Beyonce Pepsi Beyonce/Karwai Tang/ZumaPress

El combate por alimentos sanos

DRESDE – ¿Hasta qué punto deben los gobiernos reglamentar o gravar  los comportamientos adictivos? Durante mucho tiempo el debate público sobre el alcohol, el tabaco, las apuestas y otros bienes y servicios se ha centrado alrededor de esta pregunta en muchos países del mundo. Ahora, en los Estados Unidos – que podría decirse que es la cuna de la cultura moderna del consumo – el debate se está centrando en la lucha contra la epidemia de obesidad infantil.

Resulta irónico que en un mundo en el que la desnutrición infantil afecta a muchos países en desarrollo, la obesidad infantil se haya convertido en uno de los principales problemas de salud en las economías avanzadas. Por ejemplo, según cálculos del Banco Mundial, la tercera parte de los niños de Indonesia sufren un crecimiento atrofiado, lo que los confronta al riesgo de sufrir efectos de por vida sobre las aptitudes físicas y el desarrollo cognitivo. Sin embargo, el sufrimiento de los niños desnutridos del mundo en desarrollo no disminuye la importancia de la obesidad en los países avanzados.

En efecto, aunque tal vez no esté al mismo nivel que el calentamiento global o la amenaza de escasez de agua, la obesidad – y en especial la obesidad infantil – es uno de los graves problemas de salud pública a que se enfrentan los países avanzados en el siglo XXI y está afectando rápidamente a muchas economías emergentes también. Con todo, solucionarlo plantea desafíos mucho más difíciles que el tipo de acciones exitosas de salud pública del siglo pasado como la vacunación casi universal, la fluoración del agua potable y las normas de seguridad para los automóviles.

To continue reading, please log in or enter your email address.

Registration is quick and easy and requires only your email address. If you already have an account with us, please log in. Or subscribe now for unlimited access.

required

Log in

http://prosyn.org/mUqITbe/es;
  1. Television sets showing a news report on Xi Jinping's speech Anthony Wallace/Getty Images

    Empowering China’s New Miracle Workers

    China’s success in the next five years will depend largely on how well the government manages the tensions underlying its complex agenda. In particular, China’s leaders will need to balance a muscular Communist Party, setting standards and protecting the public interest, with an empowered market, driving the economy into the future.

  2. United States Supreme Court Hisham Ibrahim/Getty Images

    The Sovereignty that Really Matters

    The preference of some countries to isolate themselves within their borders is anachronistic and self-defeating, but it would be a serious mistake for others, fearing contagion, to respond by imposing strict isolation. Even in states that have succumbed to reductionist discourses, much of the population has not.

  3.  The price of Euro and US dollars Daniel Leal Olivas/Getty Images

    Resurrecting Creditor Adjustment

    When the Bretton Woods Agreement was hashed out in 1944, it was agreed that countries with current-account deficits should be able to limit temporarily purchases of goods from countries running surpluses. In the ensuing 73 years, the so-called "scarce-currency clause" has been largely forgotten; but it may be time to bring it back.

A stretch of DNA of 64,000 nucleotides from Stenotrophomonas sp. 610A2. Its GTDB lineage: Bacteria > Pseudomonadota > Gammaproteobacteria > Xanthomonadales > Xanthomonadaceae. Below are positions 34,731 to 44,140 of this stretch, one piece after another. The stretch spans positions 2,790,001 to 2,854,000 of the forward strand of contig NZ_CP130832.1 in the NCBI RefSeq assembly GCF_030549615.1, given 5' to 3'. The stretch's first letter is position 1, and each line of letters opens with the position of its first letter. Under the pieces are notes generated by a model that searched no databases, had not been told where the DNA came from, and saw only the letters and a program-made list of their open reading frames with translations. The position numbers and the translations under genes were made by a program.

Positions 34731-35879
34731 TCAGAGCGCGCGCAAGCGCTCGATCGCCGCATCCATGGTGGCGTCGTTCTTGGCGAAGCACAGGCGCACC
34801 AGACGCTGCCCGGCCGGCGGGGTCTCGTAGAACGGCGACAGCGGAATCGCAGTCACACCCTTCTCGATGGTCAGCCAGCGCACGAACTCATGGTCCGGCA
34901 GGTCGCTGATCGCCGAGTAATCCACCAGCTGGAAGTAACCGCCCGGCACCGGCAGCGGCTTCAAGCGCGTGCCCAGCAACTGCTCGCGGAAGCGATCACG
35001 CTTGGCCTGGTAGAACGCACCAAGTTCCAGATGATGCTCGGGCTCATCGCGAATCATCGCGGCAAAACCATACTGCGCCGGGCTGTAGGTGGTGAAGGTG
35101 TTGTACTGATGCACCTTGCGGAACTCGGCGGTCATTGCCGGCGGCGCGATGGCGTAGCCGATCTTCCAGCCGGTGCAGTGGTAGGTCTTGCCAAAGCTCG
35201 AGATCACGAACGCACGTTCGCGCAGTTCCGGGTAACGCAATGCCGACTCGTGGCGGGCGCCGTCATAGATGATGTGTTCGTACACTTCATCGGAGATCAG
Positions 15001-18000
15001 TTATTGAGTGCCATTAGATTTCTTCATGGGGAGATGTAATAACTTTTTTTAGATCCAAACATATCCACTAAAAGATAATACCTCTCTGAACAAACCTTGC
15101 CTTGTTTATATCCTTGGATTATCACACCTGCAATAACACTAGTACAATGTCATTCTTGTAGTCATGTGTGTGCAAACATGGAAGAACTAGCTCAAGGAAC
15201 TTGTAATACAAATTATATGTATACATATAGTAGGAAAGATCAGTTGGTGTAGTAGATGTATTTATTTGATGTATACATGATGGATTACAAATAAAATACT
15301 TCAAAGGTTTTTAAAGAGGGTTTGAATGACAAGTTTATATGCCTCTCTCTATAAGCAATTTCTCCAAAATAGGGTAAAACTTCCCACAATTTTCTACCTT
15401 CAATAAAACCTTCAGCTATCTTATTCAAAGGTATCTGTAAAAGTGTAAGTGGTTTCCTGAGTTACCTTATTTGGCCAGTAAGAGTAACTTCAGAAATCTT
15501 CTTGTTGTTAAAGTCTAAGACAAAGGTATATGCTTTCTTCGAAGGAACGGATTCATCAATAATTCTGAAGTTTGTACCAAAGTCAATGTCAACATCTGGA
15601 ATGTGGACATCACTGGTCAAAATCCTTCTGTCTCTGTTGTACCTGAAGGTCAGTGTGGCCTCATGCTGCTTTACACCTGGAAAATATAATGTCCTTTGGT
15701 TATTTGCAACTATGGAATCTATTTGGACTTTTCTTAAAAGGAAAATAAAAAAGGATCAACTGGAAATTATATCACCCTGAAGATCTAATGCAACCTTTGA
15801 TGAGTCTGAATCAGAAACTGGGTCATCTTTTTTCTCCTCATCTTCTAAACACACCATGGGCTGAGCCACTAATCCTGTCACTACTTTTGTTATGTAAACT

4. Leaders of the Russian Revolution in Red Square Keystone France/Getty Images

    Trump’s Republican Collaborators

    Republican leaders have a choice: they can either continue to collaborate with President Donald Trump, thereby courting disaster, or they can renounce him, finally putting their country’s democracy ahead of loyalty to their party tribe. They are hardly the first politicians to face such a decision.

  5. Angela Merkel, Theresa May and Emmanuel Macron John Thys/Getty Images

    How Money Could Unblock the Brexit Talks

    With talks on the UK's withdrawal from the EU stalled, negotiators should shift to the temporary “transition” Prime Minister Theresa May officially requested last month. Above all, the negotiators should focus immediately on the British budget contributions that will be required to make an orderly transition possible.

  6. Ksenia Sobchak Mladlen Antonov/Getty Images

    Is Vladimir Putin Losing His Grip?

    In recent decades, as President Vladimir Putin has entrenched his authority, Russia has seemed to be moving backward socially and economically. But while the Kremlin knows that it must reverse this trajectory, genuine reform would be incompatible with the kleptocratic character of Putin’s regime.

  7. Right-wing parties hold conference Thomas Lohnes/Getty Images

    Rage Against the Elites

    • With the advantage of hindsight, four recent books bring to bear diverse perspectives on the West’s current populist moment. 
    • Taken together, they help us to understand what that moment is and how it arrived, while reminding us that history is contingent, not inevitable


    Global Bookmark

    Distinguished thinkers review the world’s most important new books on politics, economics, and international affairs.

  8. Treasury Secretary Steven Mnuchin Bill Clark/Getty Images

    Don’t Bank on Bankruptcy for Banks

    As a part of their efforts to roll back the 2010 Dodd-Frank Act, congressional Republicans have approved a measure that would have courts, rather than regulators, oversee megabank bankruptcies. It is now up to the Trump administration to decide if it wants to set the stage for a repeat of the Lehman Brothers collapse in 2008.